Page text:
Redwood. This wood can be used for all types of building work. It is a light wood and easy to work. Closegrained, it takes paint readily and can be stained and polished.
Elm. Elm is tough, hard, and damp resistant, and is used mostly for heavy timbers and framework. It is difficult to work and has an open grain.
Maple. A very hard and strong wood used for flooring and for trim. It is difficult to nail. Maple is close grained and takes paint very well.
Mahogany. Used chiefly for furniture, this wood is very strong and easy to work. It has an open grain.
Poplar. Light in weight and fairly strong, poplar is used for interior trim. It can be stained and polished to resemble more expensive kinds of wood. Poplar does not stand exposure well but is easy to paint.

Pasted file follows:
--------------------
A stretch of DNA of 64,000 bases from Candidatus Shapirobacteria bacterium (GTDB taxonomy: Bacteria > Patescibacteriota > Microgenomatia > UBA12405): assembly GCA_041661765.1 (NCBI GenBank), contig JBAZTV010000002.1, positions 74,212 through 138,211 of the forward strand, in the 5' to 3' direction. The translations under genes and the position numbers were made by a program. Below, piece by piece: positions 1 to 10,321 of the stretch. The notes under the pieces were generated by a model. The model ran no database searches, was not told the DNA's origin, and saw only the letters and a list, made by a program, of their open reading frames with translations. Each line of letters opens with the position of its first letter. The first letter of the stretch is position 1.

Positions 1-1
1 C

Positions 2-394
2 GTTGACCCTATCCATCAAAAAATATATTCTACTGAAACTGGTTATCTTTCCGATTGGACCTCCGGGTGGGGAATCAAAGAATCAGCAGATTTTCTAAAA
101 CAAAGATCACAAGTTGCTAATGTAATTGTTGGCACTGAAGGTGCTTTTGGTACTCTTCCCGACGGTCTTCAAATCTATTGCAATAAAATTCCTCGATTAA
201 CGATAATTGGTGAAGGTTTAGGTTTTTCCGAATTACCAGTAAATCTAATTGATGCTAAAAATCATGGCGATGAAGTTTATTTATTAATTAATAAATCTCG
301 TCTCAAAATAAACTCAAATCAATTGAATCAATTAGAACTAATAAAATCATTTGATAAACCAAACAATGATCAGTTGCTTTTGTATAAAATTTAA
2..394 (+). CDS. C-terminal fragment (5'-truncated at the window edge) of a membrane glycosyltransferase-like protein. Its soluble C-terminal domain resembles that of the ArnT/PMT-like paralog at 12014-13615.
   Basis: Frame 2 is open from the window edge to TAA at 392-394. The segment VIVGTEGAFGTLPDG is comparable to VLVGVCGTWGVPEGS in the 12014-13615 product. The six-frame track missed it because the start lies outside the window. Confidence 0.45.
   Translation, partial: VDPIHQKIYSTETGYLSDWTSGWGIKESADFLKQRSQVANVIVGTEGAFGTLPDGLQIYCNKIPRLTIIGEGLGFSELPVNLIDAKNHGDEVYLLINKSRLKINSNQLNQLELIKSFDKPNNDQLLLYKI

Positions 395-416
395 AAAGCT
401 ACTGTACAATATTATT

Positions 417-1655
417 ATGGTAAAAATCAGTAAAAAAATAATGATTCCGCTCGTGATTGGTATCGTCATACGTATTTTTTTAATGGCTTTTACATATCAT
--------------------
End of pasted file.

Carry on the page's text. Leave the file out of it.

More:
Wallboard. There is a tendency to lamp all kinds of composition boards under the general heading of "wallboard." This often leads to disappointment on the part of the user because some of these composition boards are not much more than heavy cardboard, while others are extremely tough and durable and can be used in place of wood sheathing for the exterior walls of a house. Siding is nailed over them.
Do not confuse wallboard with insulating board, because there is a wide difference between them. Insulating board can be used as a wallboard and will provide. insulation as well, but most types of wallboard have little or no insulating value. Most kinds of wallboard are fire resistant; they will burn but not rapidly. When a fireproof board is desired, it must be made of asbestos or some other substance which is absolutely resistant to fire.